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Excuse the n00bness of this question, but I have a web application where I want to send a potentially large file to the server and have it parse the format. I'm using the Play20 framework and I'm new to Scala.

For example, if I have a csv, I'd like to split each row by "," and ultimately create a List[List[String]] with each field.

Currently, I'm thinking the best way to do this is with a BodyParser (but I could be wrong). My code looks something like:

Iteratee.fold[String, List[List[String]]]() {
  (result, chunk) =>
    result = chunk.splitByNewLine.splitByDelimiter // Psuedocode
}

My first question is, how do I deal with a situation like the one below where a chunk has been split in the middle of a line:

Chunk 1:
1,2,3,4\n
5,6

Chunk 2:
7,8\n
9,10,11,12\n

My second question is, is writing my own BodyParser the right way to go about this? Are there better ways of parsing this file? My main concern is that I want to allow the files to be very large so I can flush a buffer at some point and not keep the entire file in memory.

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2 Answers 2

up vote 8 down vote accepted

If your csv doesn't contain escaped newlines then it is pretty easy to do a progressive parsing without putting the whole file into memory. The iteratee library comes with a method search inside play.api.libs.iteratee.Parsing :

def search (needle: Array[Byte]): Enumeratee[Array[Byte], MatchInfo[Array[Byte]]]

which will partition your stream into Matched[Array[Byte]] and Unmatched[Array[Byte]]

Then you can combine a first iteratee that takes a header and another that will fold into the umatched results. This should look like the following code:

// break at each match and concat unmatches and drop the last received element (the match)
val concatLine: Iteratee[Parsing.MatchInfo[Array[Byte]],String] = 
  ( Enumeratee.breakE[Parsing.MatchInfo[Array[Byte]]](_.isMatch) ><>
    Enumeratee.collect{ case Parsing.Unmatched(bytes) => new String(bytes)} &>>
    Iteratee.consume() ).flatMap(r => Iteratee.head.map(_ => r))

// group chunks using the above iteratee and do simple csv parsing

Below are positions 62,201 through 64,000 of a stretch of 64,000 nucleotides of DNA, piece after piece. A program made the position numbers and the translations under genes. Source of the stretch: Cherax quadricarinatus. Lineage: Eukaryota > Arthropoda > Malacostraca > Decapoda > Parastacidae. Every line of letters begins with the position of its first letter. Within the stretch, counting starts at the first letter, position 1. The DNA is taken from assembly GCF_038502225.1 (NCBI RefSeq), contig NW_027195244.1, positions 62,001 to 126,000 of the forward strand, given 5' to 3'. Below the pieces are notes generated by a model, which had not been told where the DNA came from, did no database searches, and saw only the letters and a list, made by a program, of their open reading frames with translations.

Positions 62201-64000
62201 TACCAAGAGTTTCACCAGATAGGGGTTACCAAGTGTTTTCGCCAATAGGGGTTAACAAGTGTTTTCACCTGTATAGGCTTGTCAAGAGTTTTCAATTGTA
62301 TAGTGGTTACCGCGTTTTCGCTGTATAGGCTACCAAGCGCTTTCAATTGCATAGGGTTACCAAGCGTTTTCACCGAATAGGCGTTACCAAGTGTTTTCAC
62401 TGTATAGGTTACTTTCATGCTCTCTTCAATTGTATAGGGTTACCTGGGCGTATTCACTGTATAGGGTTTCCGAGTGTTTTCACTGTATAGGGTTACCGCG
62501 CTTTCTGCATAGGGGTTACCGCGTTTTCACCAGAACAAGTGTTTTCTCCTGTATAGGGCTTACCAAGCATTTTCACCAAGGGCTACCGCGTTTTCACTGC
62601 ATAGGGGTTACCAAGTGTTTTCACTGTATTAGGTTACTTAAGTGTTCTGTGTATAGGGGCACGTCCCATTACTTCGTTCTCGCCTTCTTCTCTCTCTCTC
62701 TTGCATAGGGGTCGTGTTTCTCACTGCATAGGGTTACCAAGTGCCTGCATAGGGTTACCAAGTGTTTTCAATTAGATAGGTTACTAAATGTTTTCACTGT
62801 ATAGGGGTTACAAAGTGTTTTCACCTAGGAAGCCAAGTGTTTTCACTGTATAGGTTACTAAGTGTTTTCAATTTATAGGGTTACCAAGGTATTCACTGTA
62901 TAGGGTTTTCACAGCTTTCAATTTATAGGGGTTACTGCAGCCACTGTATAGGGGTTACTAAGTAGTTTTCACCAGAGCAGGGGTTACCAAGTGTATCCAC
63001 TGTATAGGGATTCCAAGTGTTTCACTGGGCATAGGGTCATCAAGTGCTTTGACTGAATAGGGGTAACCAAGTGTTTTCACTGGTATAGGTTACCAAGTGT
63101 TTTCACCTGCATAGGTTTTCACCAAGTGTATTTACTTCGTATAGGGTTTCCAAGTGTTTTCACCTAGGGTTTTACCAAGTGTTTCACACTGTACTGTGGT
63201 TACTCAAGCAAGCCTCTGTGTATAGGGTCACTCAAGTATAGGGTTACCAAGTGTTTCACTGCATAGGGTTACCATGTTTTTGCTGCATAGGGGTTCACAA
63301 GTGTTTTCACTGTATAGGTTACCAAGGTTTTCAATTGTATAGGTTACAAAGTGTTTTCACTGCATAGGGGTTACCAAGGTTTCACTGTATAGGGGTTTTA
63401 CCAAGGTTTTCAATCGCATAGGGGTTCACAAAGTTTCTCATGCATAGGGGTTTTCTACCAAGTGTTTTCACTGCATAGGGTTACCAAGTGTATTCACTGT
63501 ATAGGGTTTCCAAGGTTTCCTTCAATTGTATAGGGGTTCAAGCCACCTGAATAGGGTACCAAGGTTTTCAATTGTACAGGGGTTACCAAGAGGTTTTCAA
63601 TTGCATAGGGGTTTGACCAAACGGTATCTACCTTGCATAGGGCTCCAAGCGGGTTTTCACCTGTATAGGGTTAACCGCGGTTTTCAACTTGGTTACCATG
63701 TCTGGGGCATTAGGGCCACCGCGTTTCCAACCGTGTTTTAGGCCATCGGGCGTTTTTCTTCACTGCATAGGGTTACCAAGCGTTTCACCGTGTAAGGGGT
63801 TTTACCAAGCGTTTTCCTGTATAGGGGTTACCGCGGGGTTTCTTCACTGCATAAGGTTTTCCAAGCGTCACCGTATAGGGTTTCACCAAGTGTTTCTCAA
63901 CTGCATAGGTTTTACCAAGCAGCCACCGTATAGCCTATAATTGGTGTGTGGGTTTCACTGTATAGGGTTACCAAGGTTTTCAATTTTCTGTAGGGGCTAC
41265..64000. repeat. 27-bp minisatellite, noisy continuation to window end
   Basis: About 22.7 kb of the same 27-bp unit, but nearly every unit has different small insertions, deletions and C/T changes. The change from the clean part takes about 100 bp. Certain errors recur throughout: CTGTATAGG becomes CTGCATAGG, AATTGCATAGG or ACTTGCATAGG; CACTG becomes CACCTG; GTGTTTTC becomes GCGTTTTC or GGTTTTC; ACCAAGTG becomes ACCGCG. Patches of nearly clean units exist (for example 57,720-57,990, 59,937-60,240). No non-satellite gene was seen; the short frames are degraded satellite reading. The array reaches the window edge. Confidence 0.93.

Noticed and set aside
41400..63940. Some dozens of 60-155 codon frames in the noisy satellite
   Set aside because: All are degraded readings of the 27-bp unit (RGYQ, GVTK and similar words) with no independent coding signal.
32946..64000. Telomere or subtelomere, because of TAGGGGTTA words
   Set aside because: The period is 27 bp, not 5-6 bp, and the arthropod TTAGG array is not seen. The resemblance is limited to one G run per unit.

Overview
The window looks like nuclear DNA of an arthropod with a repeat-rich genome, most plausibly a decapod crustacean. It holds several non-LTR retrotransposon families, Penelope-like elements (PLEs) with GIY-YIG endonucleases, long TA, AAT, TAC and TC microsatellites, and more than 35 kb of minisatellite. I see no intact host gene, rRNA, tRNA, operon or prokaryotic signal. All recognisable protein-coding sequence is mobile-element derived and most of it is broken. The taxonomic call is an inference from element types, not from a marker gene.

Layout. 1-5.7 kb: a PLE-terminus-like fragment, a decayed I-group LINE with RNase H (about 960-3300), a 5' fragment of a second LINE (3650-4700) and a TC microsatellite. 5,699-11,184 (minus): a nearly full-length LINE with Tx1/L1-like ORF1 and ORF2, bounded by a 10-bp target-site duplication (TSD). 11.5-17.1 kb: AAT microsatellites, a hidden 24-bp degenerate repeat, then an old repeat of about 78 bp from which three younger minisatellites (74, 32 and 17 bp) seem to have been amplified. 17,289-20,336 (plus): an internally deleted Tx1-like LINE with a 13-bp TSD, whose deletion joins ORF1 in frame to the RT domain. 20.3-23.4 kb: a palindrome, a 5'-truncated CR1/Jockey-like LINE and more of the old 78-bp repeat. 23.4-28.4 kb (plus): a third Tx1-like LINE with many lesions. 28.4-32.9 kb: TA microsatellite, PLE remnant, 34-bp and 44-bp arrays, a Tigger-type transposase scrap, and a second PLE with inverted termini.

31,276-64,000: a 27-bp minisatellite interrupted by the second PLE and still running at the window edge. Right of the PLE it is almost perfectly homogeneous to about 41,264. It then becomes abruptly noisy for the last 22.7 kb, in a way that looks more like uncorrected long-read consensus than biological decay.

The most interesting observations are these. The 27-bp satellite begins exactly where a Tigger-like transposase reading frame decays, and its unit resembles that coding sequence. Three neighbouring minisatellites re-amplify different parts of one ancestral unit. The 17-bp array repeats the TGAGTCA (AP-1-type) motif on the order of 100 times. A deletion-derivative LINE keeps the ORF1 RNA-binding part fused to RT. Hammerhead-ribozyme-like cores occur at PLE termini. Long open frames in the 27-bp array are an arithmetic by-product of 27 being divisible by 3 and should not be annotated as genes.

val csvParser: Iteratee[Array[Byte], List[List[String]]] =
  Parsing.search("\n".getBytes) ><>
  Enumeratee.grouped( concatLine ) ><>
  Enumeratee.map(_.split(',').toList) &>>
  Iteratee.head.flatMap( header => Iteratee.getChunks.map(header.toList ++ _) )

// an example of a chunked simple csv file
val chunkedCsv: Enumerator[Array[Byte]] = Enumerator("""a,b,c
""","1,2,3","""
4,5,6
7,8,""","""9
""") &> Enumeratee.map(_.getBytes)

// get the result
val csvPromise: Promise[List[List[String]]] = chunkedCsv |>>> csvParser

// eventually returns List(List(a, b, c),List(1, 2, 3), List(4, 5, 6), List(7, 8, 9))

Of course you can improve the parsing. If you do, I would appreciate if you share it with the community.

So your Play2 controller would be something like:

val requestCsvBodyParser = BodyParser(rh => csvParser.map(Right(_)))

// progressively parse the big uploaded csv like file
def postCsv = Action(requestCsvBodyParser){ rq: Request[List[List[String]]] => 
  //do something with data
}
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This code looks promising but it's going to take me a bit to understand...all the operators Scala has gives it a big learning curve. –  Jeff Wu Jun 16 '12 at 17:39
    
Absolutely not, you can rewrite the previous code replacing ><> with compose, &>> by transform, |>>> by run. These operators are not from scala but are methods of the corresponding objects. –  Sadache Jun 16 '12 at 19:30
    
Ah yes, I read through the docs on Enumeratees again and this makes sense. Thanks! –  Jeff Wu Jun 16 '12 at 22:04

If you don't mind holding twice the size of List[List[String]] in memory then you could use a body parser like play.api.mvc.BodyParsers.parse.tolerantText:

def toCsv = Action(parse.tolerantText) { request =>
  val data = request.body
  val reader = new java.io.StringReader(data)
  // use a Java CSV parsing library like http://opencsv.sourceforge.net/
  // to transform the text into CSV data
  Ok("Done")
}

Note that if you want to reduce memory consumption, I recommend using Array[Array[String]] or Vector[Vector[String]] depending on if you want to deal with mutable or immutable data.

If you are dealing with truly large amount of data (or lost of requests of medium size data) and your processing can be done incrementally, then you can look at rolling your own body parser. That body parser would not generate a List[List[String]] but instead parse the lines as they come and fold each line into the incremental result. But this is quite a bit more complex to do, in particular if your CSV is using double quote to support fields with commas, newlines or double quotes.

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